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Bookish frustrations: The Book Snob

image As an author of crime thrillers and psychological mysteries I am no stranger to the book snob. Certainly in the traditional publishing world, there is a great deal of snobbery directed at the relative  value of the crime genre. It is undoubtedly popular, but is it proper literature?

Of course, I would say yes. Some of our most talented writers have produced work in this genre, from Stephen King to Susan Hill. And I really think that snobbery around crime is beginning to diminish, although I believe it still lingers in the genre of romance. In fact, if you are looking for modern takes on human relationships and the human psyche, they can be found in abundance in the very best of these books.

After a debate I had on Twitter last evening, when a Mumsnet thread had unleashed a stream of vitriol against Orchard Books’ Rainbow  Magic series, I was reminded of the dangers that book snobs can pose to the promotion of literacy. The Rainbow Magic series are fairy stories, fairly generic, very girly but highly popular first independent reads for 6-8 year olds. For a couple of years, my daughter devoured them. So imagine my surprise to find perfectly reputable educational sites calling for this series to become ‘land fill’.

Firstly, I’m uncomfortable with any rallying call for the destruction of books. To me, books are a symbol of freedom of expression and speech. Civilised, open nations, do not censor or destroy books, let alone perfectly harmless and inoffensive ones. The whole notion has unpalatable historical implications. Secondly, I cannot see anything wrong with the Daisy Meadows series. Yes, it’s repetitive, no they won’t be winning any literary prizes, but strangely enough, thousands of children adore the stories and the books have introduced them to a love of reading. Should we really impose our adult constructs of what is proper, worthwhile reading onto our children? Certainly not.

If my son wants to read the instructions to the washing machine I’ll be happy. If he tore his way through the Rainbow Magic series I’d be turning somersaults in the street. When a child develops a love of independent reading, they’ll whip through anything you give them. I know plenty of highly educated, intelligent friends who read all of their Mum/Gran’s Mills and Boon novels as an early reader. I read my Gran’s Georgette Heyers and Jean Plaidy’s. Then we move onto other stuff, it is part and parcel of the great process of becoming a literate adult, every stage has its own joys.

These days, book snobs tend to reside only in the editorial departments of ‘literary’ magazines and on the sofas of the more ‘selective’ book clubs; those who chose their titles by what they think they should be reading rather than what they actually want to.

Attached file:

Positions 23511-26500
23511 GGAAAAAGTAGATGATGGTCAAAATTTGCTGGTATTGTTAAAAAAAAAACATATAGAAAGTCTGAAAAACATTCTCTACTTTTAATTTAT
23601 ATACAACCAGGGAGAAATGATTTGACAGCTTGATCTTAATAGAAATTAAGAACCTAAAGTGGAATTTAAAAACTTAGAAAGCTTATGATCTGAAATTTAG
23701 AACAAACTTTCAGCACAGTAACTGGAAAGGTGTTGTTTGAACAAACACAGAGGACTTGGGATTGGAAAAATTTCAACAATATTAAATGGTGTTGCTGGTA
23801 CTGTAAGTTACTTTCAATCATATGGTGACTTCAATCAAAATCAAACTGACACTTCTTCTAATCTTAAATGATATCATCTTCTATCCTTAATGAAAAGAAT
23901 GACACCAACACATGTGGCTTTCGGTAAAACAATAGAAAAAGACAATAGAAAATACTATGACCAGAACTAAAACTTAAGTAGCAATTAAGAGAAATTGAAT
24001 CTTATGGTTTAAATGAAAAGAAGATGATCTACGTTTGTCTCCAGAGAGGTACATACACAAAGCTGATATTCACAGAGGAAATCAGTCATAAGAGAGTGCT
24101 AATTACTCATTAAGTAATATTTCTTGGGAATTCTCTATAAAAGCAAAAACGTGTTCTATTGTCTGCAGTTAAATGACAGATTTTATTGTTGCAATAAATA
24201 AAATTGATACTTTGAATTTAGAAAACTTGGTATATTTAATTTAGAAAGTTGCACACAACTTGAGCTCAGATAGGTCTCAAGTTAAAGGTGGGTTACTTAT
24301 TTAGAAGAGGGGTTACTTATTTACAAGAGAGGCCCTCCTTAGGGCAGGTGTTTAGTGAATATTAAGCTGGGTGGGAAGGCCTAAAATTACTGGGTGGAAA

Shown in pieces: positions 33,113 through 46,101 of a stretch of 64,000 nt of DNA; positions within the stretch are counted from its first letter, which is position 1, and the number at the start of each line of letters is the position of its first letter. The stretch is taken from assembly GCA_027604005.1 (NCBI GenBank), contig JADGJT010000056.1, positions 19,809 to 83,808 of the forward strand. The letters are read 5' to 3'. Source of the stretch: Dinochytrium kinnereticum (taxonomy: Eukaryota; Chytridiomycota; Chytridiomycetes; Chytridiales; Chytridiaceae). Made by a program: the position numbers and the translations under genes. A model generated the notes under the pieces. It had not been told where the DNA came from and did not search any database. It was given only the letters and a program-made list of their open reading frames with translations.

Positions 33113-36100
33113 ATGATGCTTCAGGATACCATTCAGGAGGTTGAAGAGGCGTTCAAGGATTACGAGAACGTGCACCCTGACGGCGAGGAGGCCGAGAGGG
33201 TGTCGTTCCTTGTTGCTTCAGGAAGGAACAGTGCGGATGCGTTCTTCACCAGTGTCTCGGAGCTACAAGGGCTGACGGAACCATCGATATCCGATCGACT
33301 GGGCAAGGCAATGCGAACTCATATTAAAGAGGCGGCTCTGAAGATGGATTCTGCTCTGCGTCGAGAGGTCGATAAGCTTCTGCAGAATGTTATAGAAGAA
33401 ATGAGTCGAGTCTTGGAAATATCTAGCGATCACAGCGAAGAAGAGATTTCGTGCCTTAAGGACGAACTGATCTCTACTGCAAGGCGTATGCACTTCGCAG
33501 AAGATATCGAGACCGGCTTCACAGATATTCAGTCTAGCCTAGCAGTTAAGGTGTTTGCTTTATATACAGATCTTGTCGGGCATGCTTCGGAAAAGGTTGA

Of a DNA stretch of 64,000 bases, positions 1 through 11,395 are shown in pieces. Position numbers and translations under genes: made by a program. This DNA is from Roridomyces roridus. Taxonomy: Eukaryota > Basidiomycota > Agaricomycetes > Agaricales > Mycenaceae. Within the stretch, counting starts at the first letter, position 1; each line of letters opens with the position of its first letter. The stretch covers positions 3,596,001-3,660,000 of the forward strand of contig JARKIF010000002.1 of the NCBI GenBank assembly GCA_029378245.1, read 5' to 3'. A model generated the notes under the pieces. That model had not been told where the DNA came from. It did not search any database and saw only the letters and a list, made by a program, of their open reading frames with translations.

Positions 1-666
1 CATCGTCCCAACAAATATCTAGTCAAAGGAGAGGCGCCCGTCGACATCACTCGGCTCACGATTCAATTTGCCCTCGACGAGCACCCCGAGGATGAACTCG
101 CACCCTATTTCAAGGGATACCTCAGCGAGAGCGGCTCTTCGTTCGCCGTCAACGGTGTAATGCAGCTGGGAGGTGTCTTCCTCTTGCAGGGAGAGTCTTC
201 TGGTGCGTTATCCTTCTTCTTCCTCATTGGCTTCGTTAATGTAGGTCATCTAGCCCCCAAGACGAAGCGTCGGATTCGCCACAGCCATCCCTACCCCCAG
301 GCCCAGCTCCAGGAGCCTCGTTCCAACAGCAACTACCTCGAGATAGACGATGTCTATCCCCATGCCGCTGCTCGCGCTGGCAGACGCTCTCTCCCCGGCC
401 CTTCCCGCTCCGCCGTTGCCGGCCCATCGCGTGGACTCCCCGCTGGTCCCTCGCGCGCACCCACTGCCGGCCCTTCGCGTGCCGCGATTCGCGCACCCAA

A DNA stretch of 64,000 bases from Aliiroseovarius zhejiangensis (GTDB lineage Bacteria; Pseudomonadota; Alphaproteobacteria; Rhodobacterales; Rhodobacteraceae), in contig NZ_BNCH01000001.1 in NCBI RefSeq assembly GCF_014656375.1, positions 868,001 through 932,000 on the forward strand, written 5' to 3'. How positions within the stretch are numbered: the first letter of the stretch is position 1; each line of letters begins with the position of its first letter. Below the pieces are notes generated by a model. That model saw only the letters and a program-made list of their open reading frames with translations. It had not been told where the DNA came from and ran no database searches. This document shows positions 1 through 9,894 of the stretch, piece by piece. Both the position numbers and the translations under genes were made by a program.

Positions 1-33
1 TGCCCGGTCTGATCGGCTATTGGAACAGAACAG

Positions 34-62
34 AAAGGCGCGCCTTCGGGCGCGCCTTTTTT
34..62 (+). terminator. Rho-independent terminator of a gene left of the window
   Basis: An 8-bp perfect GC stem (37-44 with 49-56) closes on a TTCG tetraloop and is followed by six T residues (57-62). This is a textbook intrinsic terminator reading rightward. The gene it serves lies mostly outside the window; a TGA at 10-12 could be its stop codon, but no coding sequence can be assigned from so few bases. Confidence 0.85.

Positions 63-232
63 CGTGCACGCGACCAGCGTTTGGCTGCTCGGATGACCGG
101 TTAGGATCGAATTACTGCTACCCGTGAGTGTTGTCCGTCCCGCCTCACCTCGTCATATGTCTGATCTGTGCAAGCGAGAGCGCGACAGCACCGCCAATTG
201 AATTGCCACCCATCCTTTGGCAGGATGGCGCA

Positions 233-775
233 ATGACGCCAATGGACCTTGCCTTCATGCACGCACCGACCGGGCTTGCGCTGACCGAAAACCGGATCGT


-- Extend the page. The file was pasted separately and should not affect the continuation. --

Let’s not impose this snobbery on our children, because they don’t possess it until we foist it upon them. Kids read what they like, what they enjoy. To take away that freedom is a terrible act. Of course books need to be appropriate for the age range, that goes without saying, but children should be encouraged to read a broad range of books – fiction and non fiction. Just like us adults. Because I read crime and mystery, it doesn’t mean I can’t also read history books or the latest Booker Prize winner. Variety is the spice of life and the key to creating lifelong readers.

Please don’t encourage children to look down their noses at certain types of book, or make them feel inadequate for choosing to read something they enjoy rather than something we feel is more substantial or worthy. You’ll just put them off. Popular doesn’t always mean inferior. The classics are great and have their place, but the language can often be very antiquated and inaccessible to early readers. They’ll get there in their own time. Until then, let’s simply enjoy the wonderful variety of books and quality of authors we’ve got out there, because it’s truly tremendous. And we can only hope that the Book Snob will eventually become a dying breed.



Does your book need to fit into a defined genre to succeed?

The RetroReview

imageI’m throwing this out as a question, as I’m not sure of the answer yet myself. As all those who’ve published on Amazon or Smashwords or Apple ibooks will tell you, the category in which your book is placed is central to whether or not your target readership will be able to discover it. So, it’s very important to get it right. Having said that, it is possible to switch genres at any time, so it’s worth keeping a close eye on your sales to see if your book is shelved in the correct place.